Wednesday, May 17, 2006

Forbidden Songs

When I was in yeshiva, I was one of a small groups of guys who would regularly stay in yeshiva for Shabbos rather than go home or to a friend's. Until probably my last year, when a number of my friends were married and living in the neighborhood, I would eat all of my Shabbos meals in the cafeteria. Whenever a particular rabbi was the official speaker of that Shabbos, he, and usually his family, would eat with the students in the cafeteria. I remember noticing that R. Hershel Reichman (who, aside from being a rosh yeshiva and authoring five books of Rav Soloveitchik's commentary to the Talmud, was one of the originators of the Math Made Easy tutorial program) would sing a particular zemer (Shabbos song for the meal) with a minor variation. While everyone was singing the chorus of "Ha-Shomer Shabbos", instead of singing "La-Kel, la-Kel, la-Kel yeratzu" he would stretch out the first "La-Kel" to last for the three and then join everyone else for "yeratzu". This struck me as weird. Was this some kind of odd variation of the song? I thought so. But later I realized that he was probably just following the Mishnah in Megillah.

The Mishnah (Megillah 25a) states that a prayer leader who says "Modim modim" must be silenced. The reason for this, the Gemara explains, is that by repeating the word he implies that there are two gods to whom he is praying. The Gemara adds that one is also not allowed to say "Shema shema" for the same reason (there is a debate over whether this applies to repeating just the one word or the whole verse, and the Beis Yosef [Orach Chaim 61] rules to be strict according to both opinions]).

Therefore, I assumed that R. Reichman was following this Mishnah and refusing to repeat a word used to refer to God in a song, so as not to imply that there are multiple Gods. There was a song a few years ago called "Ribbono Shel Olam" (Master of the World) in which the phrase "Ribbono Shel Olam" is repeated a number of times. I remember hearing (and this goes back over 15 years) that R. Hershel Schachter held that it is forbidden to sing this song (as well as the song "Aibishter"). A guilty pleasure of mine is enjoying a recent remake of the song when it is played on one of the online Jewish music stations. I also remember that my parents used to play a song from a Chassidic Music Festival in which the verse of "Shema" was actually made into a (pretty good) song and repeated over and over, in clear contradiction to the explicit words of the Gemara.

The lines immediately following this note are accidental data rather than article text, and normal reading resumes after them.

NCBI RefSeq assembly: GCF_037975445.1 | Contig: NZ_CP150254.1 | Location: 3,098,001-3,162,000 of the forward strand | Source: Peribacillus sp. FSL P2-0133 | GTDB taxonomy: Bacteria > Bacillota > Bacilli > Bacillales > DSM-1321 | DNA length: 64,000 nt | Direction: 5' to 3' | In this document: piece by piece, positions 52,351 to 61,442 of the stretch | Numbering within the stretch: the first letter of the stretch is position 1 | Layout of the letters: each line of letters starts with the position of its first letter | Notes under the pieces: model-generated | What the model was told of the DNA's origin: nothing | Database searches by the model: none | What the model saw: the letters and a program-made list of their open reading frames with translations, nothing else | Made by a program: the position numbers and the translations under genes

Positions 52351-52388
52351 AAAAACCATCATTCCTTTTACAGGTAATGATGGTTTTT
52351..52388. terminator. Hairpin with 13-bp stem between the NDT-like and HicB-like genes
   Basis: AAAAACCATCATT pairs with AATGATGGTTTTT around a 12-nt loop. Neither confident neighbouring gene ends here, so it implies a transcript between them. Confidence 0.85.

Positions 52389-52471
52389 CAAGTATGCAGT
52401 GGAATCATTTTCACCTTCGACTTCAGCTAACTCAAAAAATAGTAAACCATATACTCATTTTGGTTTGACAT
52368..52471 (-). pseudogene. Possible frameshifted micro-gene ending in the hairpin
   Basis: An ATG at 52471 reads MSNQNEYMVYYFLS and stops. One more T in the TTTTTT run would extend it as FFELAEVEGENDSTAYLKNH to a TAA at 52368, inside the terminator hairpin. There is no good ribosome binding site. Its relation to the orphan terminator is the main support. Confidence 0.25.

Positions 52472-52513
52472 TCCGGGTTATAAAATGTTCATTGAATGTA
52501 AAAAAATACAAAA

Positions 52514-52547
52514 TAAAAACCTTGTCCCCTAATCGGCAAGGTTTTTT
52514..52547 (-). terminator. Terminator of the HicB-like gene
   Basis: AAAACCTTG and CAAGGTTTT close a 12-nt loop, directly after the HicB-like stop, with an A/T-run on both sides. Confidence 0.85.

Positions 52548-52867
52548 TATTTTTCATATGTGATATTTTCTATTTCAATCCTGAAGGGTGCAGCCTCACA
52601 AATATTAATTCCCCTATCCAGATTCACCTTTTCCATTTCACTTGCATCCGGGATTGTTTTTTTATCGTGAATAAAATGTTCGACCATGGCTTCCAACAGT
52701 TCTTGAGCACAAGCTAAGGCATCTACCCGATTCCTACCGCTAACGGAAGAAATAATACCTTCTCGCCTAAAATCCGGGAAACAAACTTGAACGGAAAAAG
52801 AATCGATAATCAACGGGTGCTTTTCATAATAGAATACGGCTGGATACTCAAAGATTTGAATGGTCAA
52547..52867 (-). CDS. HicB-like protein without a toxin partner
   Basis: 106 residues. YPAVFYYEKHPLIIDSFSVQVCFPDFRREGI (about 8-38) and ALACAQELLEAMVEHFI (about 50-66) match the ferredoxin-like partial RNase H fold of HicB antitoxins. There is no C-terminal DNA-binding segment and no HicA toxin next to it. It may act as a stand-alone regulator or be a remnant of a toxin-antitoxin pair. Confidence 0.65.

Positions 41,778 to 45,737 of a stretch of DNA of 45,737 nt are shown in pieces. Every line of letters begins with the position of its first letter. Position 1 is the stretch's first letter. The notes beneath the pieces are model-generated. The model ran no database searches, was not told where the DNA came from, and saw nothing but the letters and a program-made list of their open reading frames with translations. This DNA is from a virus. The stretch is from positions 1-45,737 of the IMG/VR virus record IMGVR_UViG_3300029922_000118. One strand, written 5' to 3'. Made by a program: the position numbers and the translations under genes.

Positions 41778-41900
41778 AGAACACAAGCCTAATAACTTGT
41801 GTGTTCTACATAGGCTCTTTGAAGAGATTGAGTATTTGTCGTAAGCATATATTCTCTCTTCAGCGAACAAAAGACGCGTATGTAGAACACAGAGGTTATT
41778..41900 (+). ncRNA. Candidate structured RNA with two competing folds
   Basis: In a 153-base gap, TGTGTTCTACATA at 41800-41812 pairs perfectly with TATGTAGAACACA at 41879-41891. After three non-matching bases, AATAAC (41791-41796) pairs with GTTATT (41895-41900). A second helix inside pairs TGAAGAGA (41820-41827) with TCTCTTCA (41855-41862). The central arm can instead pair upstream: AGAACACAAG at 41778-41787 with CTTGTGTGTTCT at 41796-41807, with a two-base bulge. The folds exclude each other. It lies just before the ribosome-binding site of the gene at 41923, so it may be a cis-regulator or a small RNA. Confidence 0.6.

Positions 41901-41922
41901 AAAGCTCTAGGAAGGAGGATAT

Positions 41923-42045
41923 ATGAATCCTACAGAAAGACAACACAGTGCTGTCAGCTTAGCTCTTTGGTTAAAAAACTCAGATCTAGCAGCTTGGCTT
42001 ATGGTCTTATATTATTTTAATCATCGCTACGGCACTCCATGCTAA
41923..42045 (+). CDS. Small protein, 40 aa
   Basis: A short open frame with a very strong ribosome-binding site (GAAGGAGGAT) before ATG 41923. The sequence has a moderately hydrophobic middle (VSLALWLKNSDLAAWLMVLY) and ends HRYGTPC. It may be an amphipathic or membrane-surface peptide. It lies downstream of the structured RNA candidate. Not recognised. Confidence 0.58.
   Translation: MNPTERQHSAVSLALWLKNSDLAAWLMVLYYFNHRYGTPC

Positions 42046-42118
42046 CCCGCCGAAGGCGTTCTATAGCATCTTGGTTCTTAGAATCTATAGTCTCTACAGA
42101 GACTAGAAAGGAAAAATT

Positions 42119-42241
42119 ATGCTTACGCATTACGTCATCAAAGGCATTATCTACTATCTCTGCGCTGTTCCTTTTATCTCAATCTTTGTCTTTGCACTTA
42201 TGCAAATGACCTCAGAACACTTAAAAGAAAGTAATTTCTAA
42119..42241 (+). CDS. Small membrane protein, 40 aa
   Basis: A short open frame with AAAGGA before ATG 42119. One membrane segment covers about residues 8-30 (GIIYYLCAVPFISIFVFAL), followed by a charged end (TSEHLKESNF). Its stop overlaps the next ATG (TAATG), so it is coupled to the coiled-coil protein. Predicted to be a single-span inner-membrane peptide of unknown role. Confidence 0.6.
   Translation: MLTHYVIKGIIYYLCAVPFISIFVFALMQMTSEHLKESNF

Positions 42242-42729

Is this still a concern or is this law just a throwback to the political battles during the emergence of the Christian religion? First of all, the Mishnah and the Gemara were both compiled long after Christianity separated from Judaism (as was the Shulchan Aruch -- see Orach Chaim 121:2, 61:9). Second, I have seen articles on Messianic Jewish (i.e. Christian) websites that have attempted to deduce from various repetitions in the prayer service (such as at the end of Yom Kippur) that Judaism really asserts belief in a trinity. This is not some long-forgotten concern.

So, now at my Shabbos table, we stretch out "La-Kel" like R. Reichman used to do. And since my son recently learned that Mishnah, he appreciates the reason for it.

[Then why is repetition allowed in the prayer service? I seem to recall that Rav Soloveitchik was against such repetitions. However, I assume that a justification for them is that there is a general rule that "chashad" -- concerns of impropriety -- does not apply to an entire congregation.]

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